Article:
Opinion Piece: How People Structure Representations of Discourse





Mental models or situation models include representations of people, but much of the literature about such models focuses on the representation of eventualities (events, states, and processes) or (small-scale) situations. In the well-known event-indexing model of Zwaan, Langston, and Graesser (1995), for example, protagonists are just one of five dimensions on which situation models are indexed. They are not given any additional special status. Consideration of longer narratives, and the ways in which readers or listeners relate to them, suggest that people have a more central status in the way we think about texts, and hence in discourse representations, Indeed, such considerations suggest that discourse representations are organised around (the representations of) central characters. The paper develops the idea of the centrality of main characters in representations of longer texts, by considering, among other things, the way information is presented in novels, with L’Éducation Sentimentale by Gustav Flaubert as a case study. Conclusions are also drawn about the role of representations of people in the representation of other types of text.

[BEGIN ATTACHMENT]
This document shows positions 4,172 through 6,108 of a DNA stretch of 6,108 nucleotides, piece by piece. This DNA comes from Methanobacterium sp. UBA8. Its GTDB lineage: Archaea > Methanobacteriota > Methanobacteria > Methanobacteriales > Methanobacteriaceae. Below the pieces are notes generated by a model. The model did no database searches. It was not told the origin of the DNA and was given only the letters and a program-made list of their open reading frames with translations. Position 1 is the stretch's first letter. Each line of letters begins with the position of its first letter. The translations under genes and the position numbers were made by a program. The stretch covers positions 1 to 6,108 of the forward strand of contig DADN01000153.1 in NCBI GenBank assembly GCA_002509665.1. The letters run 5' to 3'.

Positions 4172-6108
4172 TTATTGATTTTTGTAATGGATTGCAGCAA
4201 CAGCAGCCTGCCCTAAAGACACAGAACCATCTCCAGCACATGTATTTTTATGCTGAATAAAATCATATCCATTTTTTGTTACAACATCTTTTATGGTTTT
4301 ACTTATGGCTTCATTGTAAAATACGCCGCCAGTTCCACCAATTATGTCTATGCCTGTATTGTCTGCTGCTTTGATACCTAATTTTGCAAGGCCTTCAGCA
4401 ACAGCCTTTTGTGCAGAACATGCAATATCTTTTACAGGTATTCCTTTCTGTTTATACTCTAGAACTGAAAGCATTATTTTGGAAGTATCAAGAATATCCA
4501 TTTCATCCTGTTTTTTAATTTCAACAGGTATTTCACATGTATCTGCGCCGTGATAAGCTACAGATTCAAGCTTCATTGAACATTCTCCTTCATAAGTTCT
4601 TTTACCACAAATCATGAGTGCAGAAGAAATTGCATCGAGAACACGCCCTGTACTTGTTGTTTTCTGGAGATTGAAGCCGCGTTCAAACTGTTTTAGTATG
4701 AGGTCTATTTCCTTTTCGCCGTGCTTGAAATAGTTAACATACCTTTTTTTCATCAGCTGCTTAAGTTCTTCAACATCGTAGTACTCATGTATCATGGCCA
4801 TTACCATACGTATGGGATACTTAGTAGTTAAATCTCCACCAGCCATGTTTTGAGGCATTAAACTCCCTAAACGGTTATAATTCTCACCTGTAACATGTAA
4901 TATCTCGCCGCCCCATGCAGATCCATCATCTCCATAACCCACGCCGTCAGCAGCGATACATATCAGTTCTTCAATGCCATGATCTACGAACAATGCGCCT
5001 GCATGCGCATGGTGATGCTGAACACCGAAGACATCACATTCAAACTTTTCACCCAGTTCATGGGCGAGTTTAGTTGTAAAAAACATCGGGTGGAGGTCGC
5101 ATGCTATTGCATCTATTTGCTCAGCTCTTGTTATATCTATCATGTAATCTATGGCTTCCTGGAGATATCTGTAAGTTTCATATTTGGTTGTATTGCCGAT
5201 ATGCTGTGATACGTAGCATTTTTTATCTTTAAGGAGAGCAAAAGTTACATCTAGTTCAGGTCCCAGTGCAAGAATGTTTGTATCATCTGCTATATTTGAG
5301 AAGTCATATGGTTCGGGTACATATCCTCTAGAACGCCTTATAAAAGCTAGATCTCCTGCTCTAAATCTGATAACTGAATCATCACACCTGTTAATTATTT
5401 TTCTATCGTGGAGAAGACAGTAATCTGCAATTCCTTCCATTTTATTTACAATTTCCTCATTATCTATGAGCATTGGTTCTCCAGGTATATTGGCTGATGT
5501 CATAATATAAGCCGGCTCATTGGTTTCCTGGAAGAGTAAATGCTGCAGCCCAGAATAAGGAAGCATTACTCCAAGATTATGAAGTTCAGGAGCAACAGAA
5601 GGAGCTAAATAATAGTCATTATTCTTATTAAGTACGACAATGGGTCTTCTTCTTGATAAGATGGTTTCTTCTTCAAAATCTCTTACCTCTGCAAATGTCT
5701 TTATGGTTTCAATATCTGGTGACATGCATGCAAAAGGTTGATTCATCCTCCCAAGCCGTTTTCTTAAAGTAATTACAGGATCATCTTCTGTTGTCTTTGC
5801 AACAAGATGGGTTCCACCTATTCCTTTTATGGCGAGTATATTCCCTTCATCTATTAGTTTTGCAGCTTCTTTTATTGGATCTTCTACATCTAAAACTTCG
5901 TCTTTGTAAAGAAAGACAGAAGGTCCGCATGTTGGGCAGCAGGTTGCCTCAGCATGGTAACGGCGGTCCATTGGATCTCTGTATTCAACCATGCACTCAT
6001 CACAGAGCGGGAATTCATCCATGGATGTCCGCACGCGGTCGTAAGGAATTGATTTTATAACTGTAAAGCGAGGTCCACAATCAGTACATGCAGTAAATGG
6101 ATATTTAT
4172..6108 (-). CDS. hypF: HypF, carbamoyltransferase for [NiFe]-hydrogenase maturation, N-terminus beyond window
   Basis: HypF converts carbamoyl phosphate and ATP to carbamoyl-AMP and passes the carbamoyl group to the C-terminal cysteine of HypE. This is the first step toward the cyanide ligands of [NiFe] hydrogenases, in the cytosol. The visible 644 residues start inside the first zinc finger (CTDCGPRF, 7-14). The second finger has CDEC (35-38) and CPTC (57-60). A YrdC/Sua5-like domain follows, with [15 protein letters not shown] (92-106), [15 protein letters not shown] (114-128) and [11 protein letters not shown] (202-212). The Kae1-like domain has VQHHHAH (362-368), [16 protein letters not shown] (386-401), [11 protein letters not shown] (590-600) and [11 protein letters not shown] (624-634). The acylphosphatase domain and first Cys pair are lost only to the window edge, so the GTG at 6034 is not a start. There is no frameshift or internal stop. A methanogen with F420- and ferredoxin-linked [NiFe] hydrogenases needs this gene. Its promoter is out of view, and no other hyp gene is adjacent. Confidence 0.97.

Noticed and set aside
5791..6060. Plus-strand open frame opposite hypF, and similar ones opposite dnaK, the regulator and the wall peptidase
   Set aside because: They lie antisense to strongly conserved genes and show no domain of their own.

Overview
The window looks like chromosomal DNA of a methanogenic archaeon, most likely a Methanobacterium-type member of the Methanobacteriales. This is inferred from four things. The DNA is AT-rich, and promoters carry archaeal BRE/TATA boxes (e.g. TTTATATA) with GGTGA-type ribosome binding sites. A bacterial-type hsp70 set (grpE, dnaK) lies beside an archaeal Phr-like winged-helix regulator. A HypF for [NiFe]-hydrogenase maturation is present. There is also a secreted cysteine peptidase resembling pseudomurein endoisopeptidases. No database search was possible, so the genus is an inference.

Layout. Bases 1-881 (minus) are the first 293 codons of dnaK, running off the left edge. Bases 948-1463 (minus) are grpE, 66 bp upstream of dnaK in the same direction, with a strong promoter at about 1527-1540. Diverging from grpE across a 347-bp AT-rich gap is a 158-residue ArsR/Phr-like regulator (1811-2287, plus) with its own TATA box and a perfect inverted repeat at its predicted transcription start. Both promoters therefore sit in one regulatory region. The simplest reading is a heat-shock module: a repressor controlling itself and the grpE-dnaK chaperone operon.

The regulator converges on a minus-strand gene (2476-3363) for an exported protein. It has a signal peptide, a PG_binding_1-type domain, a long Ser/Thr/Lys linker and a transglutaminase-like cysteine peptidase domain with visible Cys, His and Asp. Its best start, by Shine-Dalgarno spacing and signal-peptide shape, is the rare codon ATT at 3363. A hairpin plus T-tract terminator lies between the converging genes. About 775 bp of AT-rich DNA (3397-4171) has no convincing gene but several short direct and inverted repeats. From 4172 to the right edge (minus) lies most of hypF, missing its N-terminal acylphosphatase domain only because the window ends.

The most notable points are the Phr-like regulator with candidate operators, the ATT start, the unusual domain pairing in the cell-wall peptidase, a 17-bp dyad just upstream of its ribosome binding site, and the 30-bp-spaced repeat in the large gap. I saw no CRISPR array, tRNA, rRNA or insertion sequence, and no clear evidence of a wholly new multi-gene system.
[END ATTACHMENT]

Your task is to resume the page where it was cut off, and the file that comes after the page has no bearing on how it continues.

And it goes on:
Author Biography

Alan Garnham , School of Psychology University of Sussex Brighton, BN1 9QH UK

Professor of Experimental Psychology at the University of Sussex since 1999. Research interests in Psycholinguistics, Thinking and Reasoning, and Mental Models Theory